University of Vermont

College of Medicine

Office of Primary Care and Area Health Education Centers (AHEC) Program

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We offer two workshops on pharmaceutical marketing – Direct to Consumer Marketing and Prescriber Marketing. We have delivered over 30 of these workshops to audiences in Maine, New York, Vermont, and New Hampshire. We have a DVD of our workshop materials including video clips, instructors manual, handouts, evaluation forms, and a workshop guide for faculty interested in running workshops at their institutions.

Prescriber Marketing

In this interactive workshop participants review the history of drug development, discuss the marketing strategies of the pharmaceutical industry, and discuss ways that prescribers can reduce the influence of industry marketing on their prescribing practices. We use an actor trained as a pharmaceutical representative to sell the audiences on a medication. We then discuss the subtle communication skills used by the representative and how they can influence our prescribing.

Consumer Marketing

This interactive workshop reviews the economic impact and changes in the patient-clinician relationship as a result of the expansion of pharmaceutical marketing into the broadcast media in 1997. We have an actress who plays the role of a patient asking for a medication seen on television. We then review strategies for handling patient requests for advertised medications and reliable resources for consumers.

Workshop Sample with Video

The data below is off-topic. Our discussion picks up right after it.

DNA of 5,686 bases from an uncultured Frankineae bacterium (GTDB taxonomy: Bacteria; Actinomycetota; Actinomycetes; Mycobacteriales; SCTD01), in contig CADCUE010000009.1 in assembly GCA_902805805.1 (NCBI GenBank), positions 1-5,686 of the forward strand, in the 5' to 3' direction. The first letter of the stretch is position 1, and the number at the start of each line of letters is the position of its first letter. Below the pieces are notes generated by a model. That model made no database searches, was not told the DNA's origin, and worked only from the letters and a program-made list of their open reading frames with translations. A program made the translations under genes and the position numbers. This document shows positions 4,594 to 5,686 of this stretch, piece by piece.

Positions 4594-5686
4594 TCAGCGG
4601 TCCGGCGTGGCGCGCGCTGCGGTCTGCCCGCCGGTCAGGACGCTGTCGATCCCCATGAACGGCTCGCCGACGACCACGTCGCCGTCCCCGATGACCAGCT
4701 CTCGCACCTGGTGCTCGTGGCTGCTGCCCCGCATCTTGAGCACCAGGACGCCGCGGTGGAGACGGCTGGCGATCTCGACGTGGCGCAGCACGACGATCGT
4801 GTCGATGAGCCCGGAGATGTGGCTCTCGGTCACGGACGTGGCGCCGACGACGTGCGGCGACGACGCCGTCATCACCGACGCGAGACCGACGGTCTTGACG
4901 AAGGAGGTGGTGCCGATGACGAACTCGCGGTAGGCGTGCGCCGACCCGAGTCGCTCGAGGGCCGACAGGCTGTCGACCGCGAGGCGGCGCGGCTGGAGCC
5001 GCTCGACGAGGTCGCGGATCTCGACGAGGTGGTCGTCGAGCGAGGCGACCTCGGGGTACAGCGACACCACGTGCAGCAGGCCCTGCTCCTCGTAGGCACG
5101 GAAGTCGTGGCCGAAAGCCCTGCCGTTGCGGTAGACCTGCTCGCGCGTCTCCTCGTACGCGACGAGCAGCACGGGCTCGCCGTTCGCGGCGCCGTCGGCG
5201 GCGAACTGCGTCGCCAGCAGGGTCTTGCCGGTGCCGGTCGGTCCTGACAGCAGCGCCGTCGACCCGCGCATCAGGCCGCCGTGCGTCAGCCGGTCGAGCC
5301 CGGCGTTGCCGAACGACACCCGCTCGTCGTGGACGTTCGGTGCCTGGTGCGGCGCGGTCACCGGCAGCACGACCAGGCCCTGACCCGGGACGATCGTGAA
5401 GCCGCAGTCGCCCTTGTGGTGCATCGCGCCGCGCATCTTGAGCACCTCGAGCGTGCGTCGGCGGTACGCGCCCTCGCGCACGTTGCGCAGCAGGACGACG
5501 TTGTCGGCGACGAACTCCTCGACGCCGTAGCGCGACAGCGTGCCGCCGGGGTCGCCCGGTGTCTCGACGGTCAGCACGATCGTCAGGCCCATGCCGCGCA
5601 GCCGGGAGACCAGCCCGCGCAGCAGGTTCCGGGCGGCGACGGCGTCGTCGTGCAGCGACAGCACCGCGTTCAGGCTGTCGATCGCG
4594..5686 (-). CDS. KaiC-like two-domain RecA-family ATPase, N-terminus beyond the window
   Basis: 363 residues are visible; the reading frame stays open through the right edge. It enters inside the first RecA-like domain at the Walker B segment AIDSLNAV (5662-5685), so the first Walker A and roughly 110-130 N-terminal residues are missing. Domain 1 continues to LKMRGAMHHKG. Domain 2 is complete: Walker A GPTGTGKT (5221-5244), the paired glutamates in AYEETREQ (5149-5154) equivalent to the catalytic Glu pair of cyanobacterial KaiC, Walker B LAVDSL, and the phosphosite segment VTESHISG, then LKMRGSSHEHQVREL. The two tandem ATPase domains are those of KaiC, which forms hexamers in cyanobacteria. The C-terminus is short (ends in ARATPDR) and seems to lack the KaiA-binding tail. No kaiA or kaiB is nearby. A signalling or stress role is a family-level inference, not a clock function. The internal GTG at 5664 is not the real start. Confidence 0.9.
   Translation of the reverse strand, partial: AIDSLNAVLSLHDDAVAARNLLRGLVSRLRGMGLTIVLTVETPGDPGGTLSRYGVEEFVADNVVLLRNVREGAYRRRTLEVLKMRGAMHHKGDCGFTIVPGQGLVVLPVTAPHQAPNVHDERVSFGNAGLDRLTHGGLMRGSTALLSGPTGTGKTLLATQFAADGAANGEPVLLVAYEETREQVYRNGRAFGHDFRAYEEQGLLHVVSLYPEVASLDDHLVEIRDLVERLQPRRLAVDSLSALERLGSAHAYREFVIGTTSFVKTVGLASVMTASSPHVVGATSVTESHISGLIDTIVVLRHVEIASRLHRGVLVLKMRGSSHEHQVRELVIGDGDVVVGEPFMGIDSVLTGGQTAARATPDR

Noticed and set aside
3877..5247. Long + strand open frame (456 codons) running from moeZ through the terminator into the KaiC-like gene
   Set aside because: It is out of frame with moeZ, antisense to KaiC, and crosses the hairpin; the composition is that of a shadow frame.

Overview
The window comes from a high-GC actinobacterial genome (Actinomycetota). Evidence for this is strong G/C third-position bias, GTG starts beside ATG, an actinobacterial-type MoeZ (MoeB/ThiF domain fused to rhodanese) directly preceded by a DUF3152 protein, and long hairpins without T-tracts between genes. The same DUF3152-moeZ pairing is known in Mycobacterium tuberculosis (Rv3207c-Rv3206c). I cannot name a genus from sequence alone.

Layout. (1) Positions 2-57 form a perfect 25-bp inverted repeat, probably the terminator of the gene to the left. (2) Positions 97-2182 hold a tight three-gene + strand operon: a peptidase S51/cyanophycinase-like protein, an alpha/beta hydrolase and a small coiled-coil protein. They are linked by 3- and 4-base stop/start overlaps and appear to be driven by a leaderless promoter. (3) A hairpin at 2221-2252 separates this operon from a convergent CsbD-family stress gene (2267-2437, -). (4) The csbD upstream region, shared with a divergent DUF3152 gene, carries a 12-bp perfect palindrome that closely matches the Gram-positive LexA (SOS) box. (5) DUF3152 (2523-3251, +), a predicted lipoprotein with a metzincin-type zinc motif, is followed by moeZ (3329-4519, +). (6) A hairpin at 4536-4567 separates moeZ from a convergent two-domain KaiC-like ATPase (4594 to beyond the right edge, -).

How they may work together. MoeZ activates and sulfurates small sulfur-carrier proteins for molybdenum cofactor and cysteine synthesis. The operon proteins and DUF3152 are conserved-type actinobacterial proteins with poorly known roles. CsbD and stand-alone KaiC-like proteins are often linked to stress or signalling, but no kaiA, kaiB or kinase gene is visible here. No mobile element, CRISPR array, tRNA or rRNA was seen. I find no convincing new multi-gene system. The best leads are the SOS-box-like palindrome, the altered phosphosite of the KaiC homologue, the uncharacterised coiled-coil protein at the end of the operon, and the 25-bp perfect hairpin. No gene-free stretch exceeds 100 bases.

Handling Patient Requests

When a patient asks for a medication that they saw on television and the clinician has reservations about this medication, a common strategy would be to talk the patient out of this choice by providing a rationale and offering another treatment option.

Click here to play a clip from our workshop.

Unfortunately research shows half of patients will be disappointed if they do not receive the medication requested and some will seek care elsewhere if they do not get it. Furthermore, research suggests that clinicians, possibly responding to this tension, fill nearly 75% of these requests, even though they don’t see many of these requested medications as the most appropriate options for the patients.

A Positive Alternative

In the workshop we explore a number of strategies for negotiating this challenging situation. The following is one approach, based on motivational interviewing. Motivational interviewing is a communication style that has been shown to be helpful for making treatment decisions with patients regarding sensitive topics where conflict could occur such as weight loss and substance abuse.

Click here to play a clip where we show how motivational interviewing may be used to empower the patient to participate in the treatment decision as the clinician explores what options would work best for her.

Last modified August 12 2016 01:40 PM